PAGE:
Those who download the generic Eclipse Platform—usually by mistake—are somewhat confounded by what they see. The platform was conceived as the generic foundation for an IDE. That is, the platform is an IDE without any particular programming language in mind. You can create generic projects, edit files in a generic text editor, and share the projects and files with a Concurrent Versions System (CVS) server. The platform is essentially a glorified version of a file-system browser.
As an end user, what you don’t see when you download and run the platform is that the architecture is designed from the ground up for extensibility. In fact, everything you see is a plug-in, and everything you see can be tweaked, replaced, or augmented using various hooks. To draw a computing analogy, it’s like the Internet Protocol (IP): exceedingly generic, not terribly interesting by itself, but a solid foundation on which very interesting applications can be built.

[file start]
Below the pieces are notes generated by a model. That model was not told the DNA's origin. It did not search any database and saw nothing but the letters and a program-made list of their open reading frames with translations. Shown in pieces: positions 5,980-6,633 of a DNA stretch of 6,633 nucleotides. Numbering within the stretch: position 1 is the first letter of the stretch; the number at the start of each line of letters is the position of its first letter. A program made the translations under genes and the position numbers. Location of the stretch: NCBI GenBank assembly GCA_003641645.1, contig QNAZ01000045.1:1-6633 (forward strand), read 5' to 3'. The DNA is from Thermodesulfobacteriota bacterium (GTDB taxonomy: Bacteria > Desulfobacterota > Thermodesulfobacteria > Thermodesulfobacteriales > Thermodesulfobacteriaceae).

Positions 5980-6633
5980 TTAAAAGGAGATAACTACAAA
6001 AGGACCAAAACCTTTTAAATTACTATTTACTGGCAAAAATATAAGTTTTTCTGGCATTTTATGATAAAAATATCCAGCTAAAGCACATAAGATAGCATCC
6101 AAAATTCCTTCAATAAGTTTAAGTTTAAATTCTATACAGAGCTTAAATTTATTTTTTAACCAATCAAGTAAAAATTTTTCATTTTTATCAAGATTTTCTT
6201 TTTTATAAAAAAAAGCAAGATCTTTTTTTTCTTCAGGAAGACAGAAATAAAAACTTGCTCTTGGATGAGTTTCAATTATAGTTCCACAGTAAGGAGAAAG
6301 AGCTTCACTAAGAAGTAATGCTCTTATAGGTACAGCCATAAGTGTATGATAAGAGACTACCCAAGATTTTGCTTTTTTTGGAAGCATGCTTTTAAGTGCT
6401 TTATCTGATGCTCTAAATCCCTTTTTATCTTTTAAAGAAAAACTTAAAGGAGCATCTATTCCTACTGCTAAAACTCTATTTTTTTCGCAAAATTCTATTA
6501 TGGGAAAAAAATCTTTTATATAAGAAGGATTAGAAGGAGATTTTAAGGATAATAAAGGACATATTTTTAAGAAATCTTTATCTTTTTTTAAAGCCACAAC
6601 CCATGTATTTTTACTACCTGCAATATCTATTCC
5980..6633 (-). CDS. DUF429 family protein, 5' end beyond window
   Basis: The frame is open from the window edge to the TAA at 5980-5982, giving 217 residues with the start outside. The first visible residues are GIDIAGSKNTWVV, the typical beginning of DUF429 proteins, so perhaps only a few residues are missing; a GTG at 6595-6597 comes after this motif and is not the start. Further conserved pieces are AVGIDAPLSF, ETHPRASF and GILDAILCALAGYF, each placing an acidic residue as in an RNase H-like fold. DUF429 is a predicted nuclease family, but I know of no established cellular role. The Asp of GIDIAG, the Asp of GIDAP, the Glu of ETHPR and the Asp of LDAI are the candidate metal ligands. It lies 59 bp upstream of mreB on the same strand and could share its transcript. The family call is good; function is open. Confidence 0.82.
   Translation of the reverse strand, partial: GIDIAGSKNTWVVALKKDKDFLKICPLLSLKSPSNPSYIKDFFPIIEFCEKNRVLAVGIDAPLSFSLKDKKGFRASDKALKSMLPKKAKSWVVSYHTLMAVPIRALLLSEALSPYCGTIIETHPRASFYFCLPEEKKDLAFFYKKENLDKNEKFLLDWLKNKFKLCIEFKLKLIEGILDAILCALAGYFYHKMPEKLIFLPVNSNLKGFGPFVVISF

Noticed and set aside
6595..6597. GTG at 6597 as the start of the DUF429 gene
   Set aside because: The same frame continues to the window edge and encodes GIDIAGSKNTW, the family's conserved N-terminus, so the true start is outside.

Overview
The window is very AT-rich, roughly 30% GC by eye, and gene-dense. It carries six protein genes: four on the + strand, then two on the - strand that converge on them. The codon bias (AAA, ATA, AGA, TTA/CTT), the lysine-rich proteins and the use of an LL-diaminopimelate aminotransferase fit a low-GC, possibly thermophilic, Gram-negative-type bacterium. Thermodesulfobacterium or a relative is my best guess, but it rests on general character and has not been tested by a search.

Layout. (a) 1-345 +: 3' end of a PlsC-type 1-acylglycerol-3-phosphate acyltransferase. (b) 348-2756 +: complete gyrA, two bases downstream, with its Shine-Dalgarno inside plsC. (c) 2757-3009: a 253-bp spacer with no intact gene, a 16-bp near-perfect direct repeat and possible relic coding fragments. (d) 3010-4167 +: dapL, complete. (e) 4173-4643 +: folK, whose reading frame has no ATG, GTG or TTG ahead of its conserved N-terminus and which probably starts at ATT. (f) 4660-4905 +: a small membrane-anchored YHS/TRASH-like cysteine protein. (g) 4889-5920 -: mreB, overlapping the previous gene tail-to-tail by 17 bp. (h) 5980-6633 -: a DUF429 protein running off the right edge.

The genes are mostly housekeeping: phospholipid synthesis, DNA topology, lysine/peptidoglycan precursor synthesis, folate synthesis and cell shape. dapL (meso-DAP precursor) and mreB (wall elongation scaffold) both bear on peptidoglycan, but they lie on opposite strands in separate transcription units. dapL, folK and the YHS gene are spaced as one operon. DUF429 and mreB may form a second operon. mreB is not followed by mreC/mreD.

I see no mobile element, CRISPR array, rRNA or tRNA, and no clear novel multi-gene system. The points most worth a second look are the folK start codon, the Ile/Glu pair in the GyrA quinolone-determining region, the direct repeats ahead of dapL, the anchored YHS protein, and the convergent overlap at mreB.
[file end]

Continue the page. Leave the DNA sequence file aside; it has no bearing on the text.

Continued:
A carefully designed subset of the Eclipse Platform has been produced in Eclipse 3.0: the Rich Client Platform (RCP). Despite the name, this is not the version of the platform sold for fat profits to rich clients. This is the portion of the platform that is interesting for non-development-environment applications. We thought this part so interesting that we dedicated almost half the book to RCP alone.